Today’s advanced wire saws are making it possible for manufacturers of crystalline silicon solar panels to respond to competition from lower-cost thin film modules by literally thinning their own costs. Progressive improvements in the performance and reliability of wire saws since their advent 25 years ago have resulted in a reduction of practical wire diameter to as little as 120-100?m from 180-160?m, with 120?m now the standard for slicing wafers for photovoltaic cells.
This has contributed to shrinking the thickness of PV production wafers to as little as 160μm, or roughly half of what was achievable just a few years ago. This shrinkage has been accomplished while reducing kerf loss − the silicon sawing residue generated by the slicing action — thereby maximizing wafer output per ingot. As silicon wafers represent over 40% of the cost of a c-Si PV module, and silicon, including all aspects of wafer-making, comprises most of that wafer cost, reducing silicon content lowers the total module cost.
Figure 1. Thickness of PV wafers and perspective .
Wafers for the PV industry likely will get thinner still in the next few years, in a probable range of 140-100μm. Progress continues to be incremental (Fig. 1) .
The impediment isn’t the wire saw, but source material and manufacturing issues. We have cut 90μm wafers with other materials, but current PV grade silicon sawed that thin is too brittle. As it is, cell makers often struggle to achieve acceptable results with silicon wafers thinner than 180μm. Their capacity to maximize wafer yield from an ingot is only part of the total business case for advanced wire saws. Such saws have the largest load capacity yet, able to slice two ingots (up to 1600mm in total) with one wire web. At the same time, they offer improved energy efficiency, longer parts life, less maintenance down time, lower wafer spoilage rates while producing wafers with superior surface characteristics for making PV cells (Fig. 2) .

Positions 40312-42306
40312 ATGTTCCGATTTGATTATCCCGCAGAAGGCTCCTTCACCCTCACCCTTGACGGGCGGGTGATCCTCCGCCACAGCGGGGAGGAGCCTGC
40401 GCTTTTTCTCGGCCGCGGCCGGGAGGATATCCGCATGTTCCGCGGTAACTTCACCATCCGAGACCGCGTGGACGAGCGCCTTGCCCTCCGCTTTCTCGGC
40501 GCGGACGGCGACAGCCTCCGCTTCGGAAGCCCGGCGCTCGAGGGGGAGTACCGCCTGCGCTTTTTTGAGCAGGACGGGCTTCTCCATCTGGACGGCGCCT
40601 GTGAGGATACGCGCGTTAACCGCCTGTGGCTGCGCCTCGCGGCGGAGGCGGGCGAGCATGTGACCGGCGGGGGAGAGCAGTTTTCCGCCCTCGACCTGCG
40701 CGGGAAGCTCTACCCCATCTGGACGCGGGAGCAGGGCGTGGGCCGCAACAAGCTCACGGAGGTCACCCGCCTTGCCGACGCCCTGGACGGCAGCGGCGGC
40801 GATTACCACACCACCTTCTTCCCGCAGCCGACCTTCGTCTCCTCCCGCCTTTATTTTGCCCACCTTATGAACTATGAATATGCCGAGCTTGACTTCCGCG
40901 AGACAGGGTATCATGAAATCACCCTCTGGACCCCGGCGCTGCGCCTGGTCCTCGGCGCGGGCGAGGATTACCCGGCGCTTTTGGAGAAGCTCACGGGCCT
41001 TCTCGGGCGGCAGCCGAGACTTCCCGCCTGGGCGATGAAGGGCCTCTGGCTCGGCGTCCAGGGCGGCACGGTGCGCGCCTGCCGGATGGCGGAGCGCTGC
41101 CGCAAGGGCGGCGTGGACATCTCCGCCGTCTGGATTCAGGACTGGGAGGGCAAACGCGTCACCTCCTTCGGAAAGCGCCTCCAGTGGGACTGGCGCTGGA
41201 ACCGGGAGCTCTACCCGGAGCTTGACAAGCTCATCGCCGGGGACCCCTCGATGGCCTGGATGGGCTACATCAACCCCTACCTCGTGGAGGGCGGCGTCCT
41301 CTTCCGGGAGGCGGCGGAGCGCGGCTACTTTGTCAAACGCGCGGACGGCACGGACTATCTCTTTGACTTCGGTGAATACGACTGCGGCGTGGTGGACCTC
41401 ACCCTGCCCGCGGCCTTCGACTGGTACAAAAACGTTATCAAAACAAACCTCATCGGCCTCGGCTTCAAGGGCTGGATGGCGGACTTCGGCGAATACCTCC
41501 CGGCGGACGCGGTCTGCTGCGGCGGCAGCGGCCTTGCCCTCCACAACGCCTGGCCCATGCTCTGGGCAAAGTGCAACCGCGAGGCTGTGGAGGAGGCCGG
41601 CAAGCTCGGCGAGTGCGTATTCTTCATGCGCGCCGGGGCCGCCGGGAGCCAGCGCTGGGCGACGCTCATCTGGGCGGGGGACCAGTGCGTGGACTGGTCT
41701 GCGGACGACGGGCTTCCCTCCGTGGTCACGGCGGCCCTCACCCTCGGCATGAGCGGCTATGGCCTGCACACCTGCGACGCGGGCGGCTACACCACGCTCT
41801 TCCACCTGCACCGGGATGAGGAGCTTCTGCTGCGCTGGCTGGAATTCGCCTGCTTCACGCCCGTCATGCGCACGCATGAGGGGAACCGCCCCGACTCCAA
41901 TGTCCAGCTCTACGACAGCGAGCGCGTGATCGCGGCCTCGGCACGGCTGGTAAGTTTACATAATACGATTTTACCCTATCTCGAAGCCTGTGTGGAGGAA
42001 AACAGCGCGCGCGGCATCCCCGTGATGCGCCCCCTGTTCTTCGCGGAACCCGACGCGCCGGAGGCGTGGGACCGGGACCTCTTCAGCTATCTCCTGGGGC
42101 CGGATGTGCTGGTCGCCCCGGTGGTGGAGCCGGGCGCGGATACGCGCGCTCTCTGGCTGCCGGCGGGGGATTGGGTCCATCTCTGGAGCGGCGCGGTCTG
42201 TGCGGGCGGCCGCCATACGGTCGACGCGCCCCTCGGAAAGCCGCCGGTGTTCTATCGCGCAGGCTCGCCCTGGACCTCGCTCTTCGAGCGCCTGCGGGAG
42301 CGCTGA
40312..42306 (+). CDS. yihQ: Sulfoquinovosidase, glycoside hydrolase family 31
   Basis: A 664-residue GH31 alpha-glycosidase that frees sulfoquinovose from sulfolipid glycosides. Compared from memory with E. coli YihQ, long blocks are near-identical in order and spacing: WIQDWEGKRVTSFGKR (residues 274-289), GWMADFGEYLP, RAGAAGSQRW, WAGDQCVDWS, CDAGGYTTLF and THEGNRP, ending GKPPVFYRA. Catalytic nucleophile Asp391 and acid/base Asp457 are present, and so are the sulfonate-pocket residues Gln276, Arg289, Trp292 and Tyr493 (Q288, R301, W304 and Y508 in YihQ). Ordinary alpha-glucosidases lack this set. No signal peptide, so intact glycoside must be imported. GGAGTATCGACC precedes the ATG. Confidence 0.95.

If there’s a divergence on how to optimize their performance, it involves wire speed. Maximum practical wire speeds vary from 10-14m/s. Sawing at very high speeds is more wearing on key machine parts components like wires and wire guides, pulleys and main bearings, and is more energy intensive than lower speed sawing. At high speeds, the mechanical forces exerted on the ingot are that much greater, elevating the risk of wire and wafer breakage, as well as more surface imperfections and a deeper sub-surface damage layer. A broken wire represents a lost production run, wasted ingot, as well as downtime to rewire the web. For some end users, that’s an acceptable tradeoff for greater throughput.
Figure 2. Yield of PV wafer production (wafers/kg silicon); mono ingots diameter is 208mm, mono PSQ wafer 156mm x 156mm .
Over the long haul, however, lower speed sawing can be more cost effective and provide a greater total benefit of ownership for many wafer makers. Sawing at 6-8m/s results in superior surface quality and thinner sub-surface damage layer, with no cracks or chips (Ra <0.6μm), which represents a critical advantage as post processing is not required for PV cell-making like it is for semiconductor production. In comparison, older wire saws can leave a uniform depth of damage to 15μm, while inner diameter (ID) saws produce a variable damage field of up to 20-30μm . Sawing at lower speeds also means longer life on parts such as wire guides, bearings, pulleys and capstans, and lower energy consumption.
Longer Parts Life